In 2001, McEntire returned with her third greatest-hits album: Greatest Hits Vol. 3: I'm a Survivor. The album helped McEntire receive her third gold certification from the Recording Industry Association of America, which made her the most certified female country artist in music history. It spawned the number three hit "I'm a Survivor", which would be her last major hit for two years, as McEntire would go on a temporary hiatus to focus on her television sitcom, Reba.[41] The album's only other single, a cover of Kenny Rogers' "Sweet Music Man", went to No. 36.[7]

2003–07: Return to the music industry[edit]

McEntire's seventy-sixth chart single, "I'm Gonna Take That Mountain", released in mid-2003, ended her two-year break from recording.[41] In November 2003, her twenty-third studio album, Room to Breathe, marked her first release of new material in four years. Writing for The Boston Globe, Steve Morse found the album's material to have a variety of musical stylings, saying the track "Love Revival" sounded like Tanya Tucker and calling "If I Had Any Sense at All" "a mournful country ballad".[49] Dan MacIntosh of Country Standard Time gave Room to Breathe a less-received review, reporting that "it ultimately falls short of leaving the listener breathless". He highlighted "I'm Gonna Take That Mountain" for sounding like a Bluegrass-inspired song such as music by Ricky Skaggs or Patty Loveless.[50] The album itself reached a peak of number four on the Billboard Top Country Albums chart and No. 25 on the Billboard 200, staying at the position for only one week.[51] The second single, "Somebody", also recorded by Mark Wills on his "Loving Every Minute" release, became her twenty-second number one single on the Billboard Hot Country Songs chart and first since "If You See Him/If You See Her" six years previous. This became her thirty-third number one single overall.[7] It took longer than expected to become a hit, according to McEntire, who said, "Yeah, that had us concerned. The album came out in November and it took 30 weeks for "Somebody" to work its way up the charts. Usually, it's 15 weeks. But this one had a resurgence of life, especially after the video came out. MCA is really kicking butt with it."[52] Its third single, "He Gets That from Me" reached number seven, followed by the Amy Dalley co-written track "My Sister", which reached number 16.[4]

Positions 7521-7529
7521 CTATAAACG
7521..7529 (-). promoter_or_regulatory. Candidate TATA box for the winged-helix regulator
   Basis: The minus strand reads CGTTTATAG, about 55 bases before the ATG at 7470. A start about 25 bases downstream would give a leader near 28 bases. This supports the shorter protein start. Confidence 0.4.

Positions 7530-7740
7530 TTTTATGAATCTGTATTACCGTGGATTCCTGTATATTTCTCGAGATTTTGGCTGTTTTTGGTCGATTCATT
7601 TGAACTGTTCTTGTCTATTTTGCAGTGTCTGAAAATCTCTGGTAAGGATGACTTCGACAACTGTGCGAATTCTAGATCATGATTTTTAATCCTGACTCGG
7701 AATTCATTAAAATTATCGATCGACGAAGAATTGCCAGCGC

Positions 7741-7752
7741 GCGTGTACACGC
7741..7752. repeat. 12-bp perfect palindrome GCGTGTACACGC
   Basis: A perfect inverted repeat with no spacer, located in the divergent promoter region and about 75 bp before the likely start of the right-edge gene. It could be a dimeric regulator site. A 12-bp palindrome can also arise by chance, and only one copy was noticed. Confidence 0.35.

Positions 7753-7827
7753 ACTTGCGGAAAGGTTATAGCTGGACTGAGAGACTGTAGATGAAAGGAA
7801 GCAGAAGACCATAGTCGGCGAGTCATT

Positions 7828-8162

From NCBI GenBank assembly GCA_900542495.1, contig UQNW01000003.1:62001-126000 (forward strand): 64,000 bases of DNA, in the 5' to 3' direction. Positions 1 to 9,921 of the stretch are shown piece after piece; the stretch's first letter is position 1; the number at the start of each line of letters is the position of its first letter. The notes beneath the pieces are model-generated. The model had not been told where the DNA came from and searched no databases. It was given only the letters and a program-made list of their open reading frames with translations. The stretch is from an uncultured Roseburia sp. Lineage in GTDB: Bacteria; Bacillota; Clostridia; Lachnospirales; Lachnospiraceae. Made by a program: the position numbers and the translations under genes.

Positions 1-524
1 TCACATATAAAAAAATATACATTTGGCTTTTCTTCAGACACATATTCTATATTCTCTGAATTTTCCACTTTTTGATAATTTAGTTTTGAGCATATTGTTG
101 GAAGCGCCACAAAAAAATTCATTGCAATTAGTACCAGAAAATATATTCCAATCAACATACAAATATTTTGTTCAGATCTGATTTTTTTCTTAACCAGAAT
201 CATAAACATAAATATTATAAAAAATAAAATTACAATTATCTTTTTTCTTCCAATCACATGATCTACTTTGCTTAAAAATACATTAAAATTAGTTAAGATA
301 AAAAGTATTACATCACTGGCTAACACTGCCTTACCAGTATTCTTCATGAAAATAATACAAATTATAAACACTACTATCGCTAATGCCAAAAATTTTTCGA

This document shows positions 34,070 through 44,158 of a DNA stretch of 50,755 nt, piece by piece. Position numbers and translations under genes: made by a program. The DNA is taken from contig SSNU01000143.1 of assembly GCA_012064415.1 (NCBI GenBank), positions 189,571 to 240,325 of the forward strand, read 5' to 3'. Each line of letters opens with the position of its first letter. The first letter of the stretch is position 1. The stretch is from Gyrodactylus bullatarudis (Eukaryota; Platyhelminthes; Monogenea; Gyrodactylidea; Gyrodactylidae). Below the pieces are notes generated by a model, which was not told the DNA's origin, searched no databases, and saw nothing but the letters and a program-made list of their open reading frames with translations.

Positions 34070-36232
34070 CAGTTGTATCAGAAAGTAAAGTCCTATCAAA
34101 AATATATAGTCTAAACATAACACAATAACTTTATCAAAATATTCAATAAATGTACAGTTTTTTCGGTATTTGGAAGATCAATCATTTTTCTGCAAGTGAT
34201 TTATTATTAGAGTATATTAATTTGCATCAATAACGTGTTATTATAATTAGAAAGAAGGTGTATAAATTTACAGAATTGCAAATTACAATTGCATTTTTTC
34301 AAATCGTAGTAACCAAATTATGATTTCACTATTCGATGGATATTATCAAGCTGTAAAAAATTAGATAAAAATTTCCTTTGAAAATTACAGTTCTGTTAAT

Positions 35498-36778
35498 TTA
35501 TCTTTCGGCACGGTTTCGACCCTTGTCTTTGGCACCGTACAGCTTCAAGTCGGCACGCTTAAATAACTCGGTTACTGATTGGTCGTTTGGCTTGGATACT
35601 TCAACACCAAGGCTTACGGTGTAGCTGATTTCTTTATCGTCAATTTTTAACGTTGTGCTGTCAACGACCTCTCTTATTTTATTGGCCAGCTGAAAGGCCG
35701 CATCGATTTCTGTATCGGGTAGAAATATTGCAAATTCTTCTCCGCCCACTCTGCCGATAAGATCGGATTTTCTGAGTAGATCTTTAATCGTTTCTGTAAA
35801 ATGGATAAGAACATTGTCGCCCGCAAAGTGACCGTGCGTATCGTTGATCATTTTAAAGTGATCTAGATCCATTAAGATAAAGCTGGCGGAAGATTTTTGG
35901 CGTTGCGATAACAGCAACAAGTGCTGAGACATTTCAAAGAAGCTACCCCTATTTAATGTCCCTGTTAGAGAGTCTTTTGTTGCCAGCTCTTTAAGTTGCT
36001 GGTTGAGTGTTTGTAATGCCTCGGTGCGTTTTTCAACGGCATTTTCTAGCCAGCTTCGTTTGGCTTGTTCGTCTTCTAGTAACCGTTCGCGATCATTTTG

In 2005, McEntire released the compilation Reba No. 1's. The album comprised all thirty-three Number One hits in her career on all major trade charts. Two new songs were included on the album: "You're Gonna Be" and "Love Needs a Holiday". Both were released as singles, peaking at number 33 and number 60, respectively, with the latter becoming her first single in 27 years to miss the country top 40 entirely.[7] Country Standard Time called the tracks "Whoever's in New England" and "You Lie" the album highlights.[53] The album reached a peak of number three on the Top Country Albums chart and number 12 on the Billboard 200 upon its release, certifying 2× Platinum by the RIAA within two years. On August 30, 2007, McEntire received two CMA nominations: Female Vocalist of the Year and Vocal Event of the Year. With those two nominations plus another in 2008 and two more in 2009, McEntire became the female artist with the most nominations (forty-eight) in the forty-three year history of the CMA Awards, surpassing Dolly Parton, who has forty-three.[54]